DIY Pore Strips: How Do They Stack Up Against The Drugstore Variety?

It's a battle to the blackhead death!
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Wendy
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It's a battle to the blackhead death!

There's something so deeply satisfying about a beauty or skincare product that shows you instant, visible results. In fact, I think the tangible evidence of a product doing its job is what propels the fascination and cult obsession with pore strips. Seriously, I study those things with the kind of attention and focus that'd make you think I'm writing a dissertation on my nose's sebum output. And I know I'm not alone.

The problem: they get expensive real fast. This is the cold, hard truth about one-time-use beauty products. To me, though, the post-strip satisfaction has always been worth my money.

I've known about the DIY pore strip option for quite a while, but my skepticism kept me from ever trying it. I mean, can they really be better than the real thing? I decided to put both to the test.

Let's start with the store-bought pore strip.

Let's start with the store-bought pore strip.

I'm going to go ahead and assume you all know how these work, but just in case: You wet your nose, apply the strip and wait for 10 to 15 minutes for it to harden; once it does, you slowly peel it off your skin and then scrutinize it under excellent lighting to see just how much gunk it pulled out of your pores. It's like candy for your eyes!

I typically apply a pore strip once per week. I could probably go every other week, but I love them so much that I can't resist. If I go a longer stretch of time, there's obviously more dirt, sebum and oil that gets pulled out.

I know it's kind of hard to see anything on here, but there was definitely gunk on this strip. I tend to get most of my buildup on the creases of my nose.

I know it's kind of hard to see anything on here, but there was definitely gunk on this strip. I tend to get most of my buildup on the creases of my nose.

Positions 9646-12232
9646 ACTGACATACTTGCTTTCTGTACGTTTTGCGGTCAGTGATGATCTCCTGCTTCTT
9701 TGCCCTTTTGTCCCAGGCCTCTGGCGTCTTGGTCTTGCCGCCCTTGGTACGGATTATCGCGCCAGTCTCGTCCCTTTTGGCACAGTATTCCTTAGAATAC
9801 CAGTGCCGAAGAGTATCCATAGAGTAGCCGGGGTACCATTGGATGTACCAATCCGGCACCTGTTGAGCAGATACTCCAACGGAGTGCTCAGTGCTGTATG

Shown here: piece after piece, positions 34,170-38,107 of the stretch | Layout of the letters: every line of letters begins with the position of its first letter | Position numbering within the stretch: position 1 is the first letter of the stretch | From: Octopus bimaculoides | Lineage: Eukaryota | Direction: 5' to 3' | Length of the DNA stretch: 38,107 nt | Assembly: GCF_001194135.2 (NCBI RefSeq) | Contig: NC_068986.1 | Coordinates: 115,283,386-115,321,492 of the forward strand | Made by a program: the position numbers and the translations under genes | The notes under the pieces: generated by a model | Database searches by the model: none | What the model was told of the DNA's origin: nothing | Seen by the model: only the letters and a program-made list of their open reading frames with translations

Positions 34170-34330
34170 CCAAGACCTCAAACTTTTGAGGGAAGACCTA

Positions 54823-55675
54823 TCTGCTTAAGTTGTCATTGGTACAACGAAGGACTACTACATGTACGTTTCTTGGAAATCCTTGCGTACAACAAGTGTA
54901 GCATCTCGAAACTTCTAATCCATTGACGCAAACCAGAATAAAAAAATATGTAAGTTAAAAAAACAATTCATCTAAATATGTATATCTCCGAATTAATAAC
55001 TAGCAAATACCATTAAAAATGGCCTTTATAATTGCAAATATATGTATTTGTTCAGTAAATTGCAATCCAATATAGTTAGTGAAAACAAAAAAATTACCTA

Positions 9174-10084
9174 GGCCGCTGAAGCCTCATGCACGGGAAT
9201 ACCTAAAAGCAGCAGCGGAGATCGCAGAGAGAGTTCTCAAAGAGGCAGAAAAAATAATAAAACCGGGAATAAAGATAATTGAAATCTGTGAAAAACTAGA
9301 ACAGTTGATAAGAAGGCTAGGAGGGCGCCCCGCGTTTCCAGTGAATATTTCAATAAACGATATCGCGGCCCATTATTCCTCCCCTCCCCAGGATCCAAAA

Store bought pore strips are awesome because they're conveniently wrapped, have no real scent, and they do what they're supposed to. Those three things make them worth the money, in my opinion. But, since we're comparing here, it's only fair that I list their negative qualities.

My biggest complaints about the store-bought strips: they get expensive; they tend to leave a lot of debris on your nose, which can lead to breakouts if you aren't careful about washing post-application; they don't reach some areas of the nose, including the upper nose and underneath your nose between your nostrils

Let's move on to the DIY version. Right out the gate, this version of the pore strip gets big points for being super-inexpensive and incredibly inconvenient. 

Here's the how-to!

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Gather milk (any variety), unflavored gelatin, a microwave safe bowl and measuring spoons.

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Measure out 1 TBS. of milk and pour it into your microwavable bowl.

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Next, add a tablespoon of unflavored gelatin. Any brand works.